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Lost children can be found 

To the editor,

I am writing about Stephen Kimber's article ("Lost Children," The Coast, Oct. 25). The tragic situations he describes highlight the complexities involved in child welfare work and illustrate factors that have an impact.

As social workers, we could not write a story like this one because we are not at liberty to discuss specific cases. This also means we cannot share the more positive stories that occur on a regular basis and which are obscured when a particular case is singled out for intense scrutiny. It also makes it difficult to address the tendency to hold individual social workers responsible for limitations that are systemic and over which they have no control. But we can point out ways we think the system could work more effectively and advocate for the recommendations of the Nunn Commission and the development and implementation of a poverty reduction strategy.

Social workers in child welfare agencies are involved in the planning and delivery of many services in addition to child protection, such as family support, advocacy, foster care, group-home care and adoptions. Social workers must evaluate a variety of factors related to the child, the family and the community. They have to balance the child's safety and well being with the rights and needs of the family. Professional social work judgment serves both children and families well in a majority of situations.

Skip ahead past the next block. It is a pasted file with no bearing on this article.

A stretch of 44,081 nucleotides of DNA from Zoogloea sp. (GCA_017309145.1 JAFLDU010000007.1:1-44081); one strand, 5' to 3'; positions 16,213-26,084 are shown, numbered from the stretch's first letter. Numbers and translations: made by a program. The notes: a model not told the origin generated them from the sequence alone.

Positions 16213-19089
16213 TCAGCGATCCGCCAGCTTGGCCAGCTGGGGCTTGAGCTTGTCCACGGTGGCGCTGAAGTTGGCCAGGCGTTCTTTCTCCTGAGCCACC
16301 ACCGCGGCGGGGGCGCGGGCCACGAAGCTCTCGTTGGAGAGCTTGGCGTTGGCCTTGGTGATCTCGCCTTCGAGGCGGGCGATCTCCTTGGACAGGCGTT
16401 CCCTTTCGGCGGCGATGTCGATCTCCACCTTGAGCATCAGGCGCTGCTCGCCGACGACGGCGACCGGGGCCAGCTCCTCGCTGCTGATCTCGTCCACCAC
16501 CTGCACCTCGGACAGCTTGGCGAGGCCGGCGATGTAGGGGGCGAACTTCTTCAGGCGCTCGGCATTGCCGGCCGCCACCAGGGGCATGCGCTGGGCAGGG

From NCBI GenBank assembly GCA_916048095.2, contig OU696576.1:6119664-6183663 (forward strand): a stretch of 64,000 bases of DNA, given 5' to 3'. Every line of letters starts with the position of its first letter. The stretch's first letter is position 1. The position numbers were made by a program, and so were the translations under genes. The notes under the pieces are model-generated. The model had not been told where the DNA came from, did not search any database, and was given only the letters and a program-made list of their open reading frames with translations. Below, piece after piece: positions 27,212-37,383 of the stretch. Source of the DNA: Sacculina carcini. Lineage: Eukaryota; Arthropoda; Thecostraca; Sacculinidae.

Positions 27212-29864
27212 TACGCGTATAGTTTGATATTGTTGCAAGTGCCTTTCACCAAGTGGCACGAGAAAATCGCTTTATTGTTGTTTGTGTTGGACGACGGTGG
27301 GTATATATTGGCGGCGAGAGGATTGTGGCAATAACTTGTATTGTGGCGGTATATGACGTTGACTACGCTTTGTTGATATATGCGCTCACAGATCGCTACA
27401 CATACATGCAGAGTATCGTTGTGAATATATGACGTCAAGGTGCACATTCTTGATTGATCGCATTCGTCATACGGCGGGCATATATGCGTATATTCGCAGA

The system could be more effective. Increased resources would support social workers, whose services have made differences to lives of children and families. Approaches like the Family Group Conferencing, mentioned in the article, also lead to better outcomes and unfold better in a well-funded system.

The Nova Scotia Association of Social Workers, through its professional and regulatory roles, supports competent and ethical social work practice. We hope that Nova Scotians will recognize the complex nature of child welfare work and will throw their support behind efforts to ensure that the system effectively addresses the needs of children and families.

By Anne Vaughan, president, Nova Scotia Association of Social Worke


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